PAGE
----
Three weeks ago, my Tom’s beloved mother, Rita, died. Rita was ninety-six, a good age. She’d lived long and well. Over the last ten years, the time that I have known her, she moved from a senior’s residence to a full care nursing home. Although she was ready for this next life with God, we will miss her.
One of the blessings she leaves with me is the inner joy that she carried right to the end. Every time we visited her, she greeted us with a smile that would light up the room. That smile drew us back to her over and over again. Even when her hearing had all but disappeared and conversation had become difficult, her joyous greeting wrapped us in love.
Growing old requires tremendous courage. It becomes a process of letting go. Eyesight and hearing become dim and walking becomes difficult. Maintaining our joy in life requires determination. I’ve no scientific proof, but my experience with the elderly tells me that as we age, our personalities intensify. A number of years ago, I decided that it’s valuable to live a life of gratitude. Already, I’m finding it easier and easier to be thankful. I’m grateful that my knees still work well enough to dance. I’m grateful that my hearing aids have restored my hearing. I’m grateful that we have grandchildren growing up and stepping out into the world. I’m grateful for family and friends. I’m grateful for my church family and the list goes on. If I live to be ninety-six like Rita, and a smile is all I have left to give, I’ll be grateful for that smile.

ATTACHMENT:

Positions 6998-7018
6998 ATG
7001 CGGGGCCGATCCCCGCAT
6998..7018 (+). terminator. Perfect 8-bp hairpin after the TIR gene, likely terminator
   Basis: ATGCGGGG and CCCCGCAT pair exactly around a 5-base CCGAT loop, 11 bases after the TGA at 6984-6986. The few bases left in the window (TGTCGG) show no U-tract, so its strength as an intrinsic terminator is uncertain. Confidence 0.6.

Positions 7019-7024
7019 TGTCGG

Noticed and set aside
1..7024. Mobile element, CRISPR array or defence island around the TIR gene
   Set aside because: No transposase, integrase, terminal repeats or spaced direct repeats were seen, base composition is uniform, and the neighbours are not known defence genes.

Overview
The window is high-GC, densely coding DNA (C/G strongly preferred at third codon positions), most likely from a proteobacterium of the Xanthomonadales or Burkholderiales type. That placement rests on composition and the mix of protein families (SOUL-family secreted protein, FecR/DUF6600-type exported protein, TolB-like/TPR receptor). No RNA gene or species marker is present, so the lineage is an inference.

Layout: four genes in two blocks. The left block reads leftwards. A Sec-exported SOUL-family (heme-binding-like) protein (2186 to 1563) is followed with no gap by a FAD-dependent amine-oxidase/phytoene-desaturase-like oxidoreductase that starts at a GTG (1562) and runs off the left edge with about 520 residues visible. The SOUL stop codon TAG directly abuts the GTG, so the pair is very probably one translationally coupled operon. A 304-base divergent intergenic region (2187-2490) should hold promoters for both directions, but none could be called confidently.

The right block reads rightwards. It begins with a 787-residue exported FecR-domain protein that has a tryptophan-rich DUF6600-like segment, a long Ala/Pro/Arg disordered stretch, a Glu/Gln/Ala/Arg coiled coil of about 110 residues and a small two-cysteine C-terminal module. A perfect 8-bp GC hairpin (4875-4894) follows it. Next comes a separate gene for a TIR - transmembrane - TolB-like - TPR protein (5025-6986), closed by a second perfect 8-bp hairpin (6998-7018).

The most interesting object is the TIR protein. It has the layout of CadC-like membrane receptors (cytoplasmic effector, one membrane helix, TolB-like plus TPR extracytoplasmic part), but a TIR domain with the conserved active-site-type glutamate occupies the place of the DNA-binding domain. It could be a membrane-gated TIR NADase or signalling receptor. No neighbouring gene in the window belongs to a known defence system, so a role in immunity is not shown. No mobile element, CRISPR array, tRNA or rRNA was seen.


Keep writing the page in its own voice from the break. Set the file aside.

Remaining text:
I suggest that you take a look at your life. What is the main focus of your personality? Do you want it to intensify as you age? If not, I suggest you seek out a new focus that will stand the test of time.
“Very truly I tell you, when you were younger you dressed yourself and went where you wanted; but when you are old you will stretch out your hands, and someone else will dress you and lead you where you do not want to go.” (John 21:18)
For more reflections by Janet Stobie go to www.janetstobie.com